Fiat Chrysler Automobiles (FCA) and the United Auto Workers (UAW) have reached a new tentative four-year labour agreement that avoided a threatened strike at the automaker's US operations. The agreement must be ratified by a vote of FCA's 40,000 union workers in the US.

A previous proposed contract was rejected by rank and file UAW workers at Fiat Chrysler in voting late last month, Reuters noted. A UAW worker at Fiat Chrysler's transmission plant in Kokomo, Indiana, told the news agency his support for the new contract would depend on whether it did more than the previous deal to narrow or eliminate the roughly US$9-an-hour gap in pay between veteran workers and more recent hires. He said he voted against the previous agreement.

"I want to know all the details and what everyone is going to get, not a lot of ifs," he said.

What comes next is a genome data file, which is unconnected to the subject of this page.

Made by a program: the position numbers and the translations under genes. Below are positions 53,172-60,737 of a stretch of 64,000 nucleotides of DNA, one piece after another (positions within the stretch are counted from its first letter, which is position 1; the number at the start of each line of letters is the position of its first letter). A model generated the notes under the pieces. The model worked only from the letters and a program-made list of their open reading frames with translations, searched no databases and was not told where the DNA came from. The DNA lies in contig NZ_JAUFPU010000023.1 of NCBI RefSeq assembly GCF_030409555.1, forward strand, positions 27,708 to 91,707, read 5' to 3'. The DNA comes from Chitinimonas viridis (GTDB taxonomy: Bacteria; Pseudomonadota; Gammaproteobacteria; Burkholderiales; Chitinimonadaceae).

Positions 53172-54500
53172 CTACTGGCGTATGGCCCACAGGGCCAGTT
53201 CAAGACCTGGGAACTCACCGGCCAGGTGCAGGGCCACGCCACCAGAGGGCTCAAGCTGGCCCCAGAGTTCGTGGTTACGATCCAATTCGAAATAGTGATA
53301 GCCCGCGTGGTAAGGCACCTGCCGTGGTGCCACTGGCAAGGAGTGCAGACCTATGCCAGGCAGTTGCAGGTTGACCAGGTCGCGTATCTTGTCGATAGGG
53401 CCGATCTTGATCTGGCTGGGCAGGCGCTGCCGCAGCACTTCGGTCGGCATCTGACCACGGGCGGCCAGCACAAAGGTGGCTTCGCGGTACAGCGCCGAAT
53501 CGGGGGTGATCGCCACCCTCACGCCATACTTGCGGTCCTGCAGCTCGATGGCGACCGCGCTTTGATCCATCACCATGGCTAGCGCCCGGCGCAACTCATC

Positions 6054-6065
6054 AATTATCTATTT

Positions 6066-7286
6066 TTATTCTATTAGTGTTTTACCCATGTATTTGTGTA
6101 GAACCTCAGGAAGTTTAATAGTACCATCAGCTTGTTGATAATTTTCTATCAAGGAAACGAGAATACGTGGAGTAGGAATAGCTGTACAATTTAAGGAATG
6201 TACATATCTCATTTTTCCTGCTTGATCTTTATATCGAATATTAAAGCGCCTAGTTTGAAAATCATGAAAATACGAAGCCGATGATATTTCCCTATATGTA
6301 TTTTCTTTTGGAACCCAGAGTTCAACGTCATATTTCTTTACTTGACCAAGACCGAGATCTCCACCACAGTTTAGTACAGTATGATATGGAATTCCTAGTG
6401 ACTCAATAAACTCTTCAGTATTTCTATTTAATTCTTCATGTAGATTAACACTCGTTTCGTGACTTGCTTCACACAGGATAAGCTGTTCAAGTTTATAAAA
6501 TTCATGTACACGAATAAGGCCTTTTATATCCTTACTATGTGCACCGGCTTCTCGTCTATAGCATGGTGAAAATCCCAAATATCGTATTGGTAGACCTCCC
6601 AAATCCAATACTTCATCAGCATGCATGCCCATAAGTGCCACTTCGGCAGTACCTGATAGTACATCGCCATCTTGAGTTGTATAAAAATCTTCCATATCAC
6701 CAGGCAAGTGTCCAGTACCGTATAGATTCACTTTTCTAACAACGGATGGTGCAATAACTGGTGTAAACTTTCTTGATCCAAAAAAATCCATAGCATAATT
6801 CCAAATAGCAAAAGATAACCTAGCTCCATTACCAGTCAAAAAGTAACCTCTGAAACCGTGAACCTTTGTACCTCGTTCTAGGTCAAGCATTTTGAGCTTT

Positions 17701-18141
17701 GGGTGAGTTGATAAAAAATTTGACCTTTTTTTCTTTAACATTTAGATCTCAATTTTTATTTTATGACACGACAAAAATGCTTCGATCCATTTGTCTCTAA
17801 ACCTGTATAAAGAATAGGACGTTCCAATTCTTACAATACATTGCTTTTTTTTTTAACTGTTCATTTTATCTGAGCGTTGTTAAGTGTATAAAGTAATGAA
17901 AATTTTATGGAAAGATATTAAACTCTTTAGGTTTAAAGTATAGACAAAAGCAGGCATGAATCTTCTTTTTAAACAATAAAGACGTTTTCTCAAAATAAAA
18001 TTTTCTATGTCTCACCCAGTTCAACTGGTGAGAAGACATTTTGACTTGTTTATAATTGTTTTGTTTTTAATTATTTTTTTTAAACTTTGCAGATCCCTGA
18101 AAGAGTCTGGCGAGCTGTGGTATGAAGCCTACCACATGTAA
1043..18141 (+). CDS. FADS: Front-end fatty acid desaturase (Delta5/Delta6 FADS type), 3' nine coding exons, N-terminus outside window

Neither the union nor the company disclosed details of the new tentative pact. It was not clear whether Fiat Chrysler would spend more than it would have under the proposal it offered the UAW last month, Reuters said. Workers have said they turned down the previous contract because many wanted a two-tier wage and benefit system eliminated. If not, they sought a cap on the lower-paid second tier at 25% of the total union workforce. Many workers also want to undo some of the concessions they have given since 2007 to keep the company competitive.

If this agreement is ratified, the UAW will try to use the pact as a template for negotiations with the US operations of General Motors and Ford, Reuters said. The union said the UAW Chrysler Council would meet in Detroit at 11:00 EDT/16;00 GMT on Friday (9 October) to discuss the agreement and vote on it.